Senior US envoy urges Myanmar to free ‘all’ political prisoners
NAYPYIDAW: The first US envoy to visit Myanmar since last year’s landmark polls on Monday urged President Thein Sein to release all remaining political prisoners before Aung San Suu Kyi’s government takes power next month.
Myanmar’s quasi-civilian government steered reforms culminating in the November election that saw Suu Kyi’s pro-democracy party win an outright majority.
Those reforms included the release of hundreds of political prisoners, many jailed for long sentences under the junta which ruled the country with an iron-fist for five decades.
In talks in the capital Naypyidaw, US Deputy Secretary of State Antony J. Blinken met the president, Suu Kyi and army top brass and congratulated them on holding a “peaceful” and successful poll.
But he urged Thein Sein’s government to free all remaining prisoners including dissidents prosecuted in recent months in legal moves that have raised fears of a return to the bad old days of repression.
“One of the hallmarks of the reform process is that 1,300 or more political prisoners were released,” he told reporters after the talks.
“But political prisoners remain and others are in the process of being prosecuted,” he said.
“It would be a fitting completion of that legacy (of reform) to release all political prisoners so that by the time transition is complete and the new government takes office, no-one is in prison for their political views.”
Rights groups say scores of political prisoners remain behind bars from the junta era.
Lawmakers from Suu Kyi’s victorious National League for Democracy party are due to take their seats in parliament on February 1 as the country undergoes a surge in optimism for a democratic future despite myriad economic and social challenges.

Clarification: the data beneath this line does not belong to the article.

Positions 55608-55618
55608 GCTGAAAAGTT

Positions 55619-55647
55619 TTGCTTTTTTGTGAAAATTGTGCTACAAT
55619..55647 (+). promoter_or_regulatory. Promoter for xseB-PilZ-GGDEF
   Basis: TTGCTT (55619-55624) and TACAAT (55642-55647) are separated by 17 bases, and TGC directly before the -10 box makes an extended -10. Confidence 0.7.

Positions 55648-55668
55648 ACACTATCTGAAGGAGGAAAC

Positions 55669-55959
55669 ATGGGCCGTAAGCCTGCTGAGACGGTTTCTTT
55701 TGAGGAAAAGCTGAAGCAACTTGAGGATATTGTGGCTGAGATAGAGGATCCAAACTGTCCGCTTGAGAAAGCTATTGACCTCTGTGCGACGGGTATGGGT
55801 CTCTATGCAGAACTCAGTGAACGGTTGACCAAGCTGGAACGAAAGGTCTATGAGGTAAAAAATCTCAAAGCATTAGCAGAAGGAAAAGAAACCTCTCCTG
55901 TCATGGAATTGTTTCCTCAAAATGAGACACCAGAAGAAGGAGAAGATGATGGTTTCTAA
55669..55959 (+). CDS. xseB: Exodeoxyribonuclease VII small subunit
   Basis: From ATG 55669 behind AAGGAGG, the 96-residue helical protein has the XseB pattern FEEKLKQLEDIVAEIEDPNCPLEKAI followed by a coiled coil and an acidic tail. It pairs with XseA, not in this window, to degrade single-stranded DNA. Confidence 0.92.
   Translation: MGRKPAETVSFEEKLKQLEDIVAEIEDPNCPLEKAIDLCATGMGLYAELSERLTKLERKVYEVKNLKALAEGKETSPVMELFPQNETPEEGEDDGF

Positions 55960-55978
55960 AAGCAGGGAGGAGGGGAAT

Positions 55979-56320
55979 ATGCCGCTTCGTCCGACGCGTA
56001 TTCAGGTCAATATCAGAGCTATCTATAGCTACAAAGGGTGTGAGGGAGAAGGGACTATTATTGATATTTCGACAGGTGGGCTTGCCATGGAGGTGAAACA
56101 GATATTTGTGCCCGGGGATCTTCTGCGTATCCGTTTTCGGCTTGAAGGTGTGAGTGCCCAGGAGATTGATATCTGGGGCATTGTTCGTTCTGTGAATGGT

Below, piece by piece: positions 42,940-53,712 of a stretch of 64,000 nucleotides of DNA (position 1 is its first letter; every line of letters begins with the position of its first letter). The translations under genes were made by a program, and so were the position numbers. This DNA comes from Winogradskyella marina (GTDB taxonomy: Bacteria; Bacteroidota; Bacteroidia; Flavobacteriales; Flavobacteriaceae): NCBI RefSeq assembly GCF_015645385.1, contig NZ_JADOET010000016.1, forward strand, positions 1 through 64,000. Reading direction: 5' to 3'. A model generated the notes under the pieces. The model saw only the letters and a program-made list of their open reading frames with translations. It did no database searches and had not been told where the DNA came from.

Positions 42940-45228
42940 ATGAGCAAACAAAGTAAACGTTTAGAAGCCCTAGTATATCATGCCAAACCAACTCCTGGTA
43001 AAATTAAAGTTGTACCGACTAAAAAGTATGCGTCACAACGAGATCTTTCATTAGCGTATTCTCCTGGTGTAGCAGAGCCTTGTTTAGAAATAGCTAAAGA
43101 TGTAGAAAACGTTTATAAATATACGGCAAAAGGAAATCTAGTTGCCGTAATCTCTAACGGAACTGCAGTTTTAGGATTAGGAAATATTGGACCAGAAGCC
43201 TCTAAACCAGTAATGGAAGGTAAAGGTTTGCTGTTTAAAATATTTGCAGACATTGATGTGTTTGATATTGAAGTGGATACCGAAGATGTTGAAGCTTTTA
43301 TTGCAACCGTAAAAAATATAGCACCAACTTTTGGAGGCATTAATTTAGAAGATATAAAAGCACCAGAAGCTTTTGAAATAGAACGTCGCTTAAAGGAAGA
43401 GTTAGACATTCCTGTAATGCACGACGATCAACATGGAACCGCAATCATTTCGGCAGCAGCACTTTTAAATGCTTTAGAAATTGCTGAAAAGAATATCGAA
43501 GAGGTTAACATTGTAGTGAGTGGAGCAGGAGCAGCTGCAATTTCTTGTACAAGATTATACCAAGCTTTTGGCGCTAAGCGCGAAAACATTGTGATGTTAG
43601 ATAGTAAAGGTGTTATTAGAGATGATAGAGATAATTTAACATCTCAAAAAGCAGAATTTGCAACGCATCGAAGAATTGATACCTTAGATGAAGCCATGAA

Thein Sein has released prisoners at key moments in the reform process including ahead of high-profile visits from dignitaries including US President Barack Obama.
But in March last year authorities launched a violent crackdown on a student-led education protest in the town of Letpadan, some two hours north of Yangon.
Around 60 young activists remain in prison following that episode and face trial accused of stirring unrest.
Obama has pumped large amounts of political capital into Myanmar’s transition from authoritarian basket case to a fledgling democracy, offering financial help and diplomatic support.
But the US has also made clear its discomfort at ongoing violence between Myanmar’s army and ethnic rebels as well as religious violence and discriminatory policies particulary targeting the Muslim Rohingya minority in the west of the country.
Blinken called on the government-in-waiting to end “discrimination and violence experienced by ethnic and religious minorities including the Rohingya population in Rakhine state”.
“The solution is the rule of law equally applied to all,” he said, urging Myanmar’s people to grasp the chance to create “an equal chance for everyone to participate in the democratic life of the country.”
The final session of the current parliament is set to end on January 29, but a new government will not be formed until March.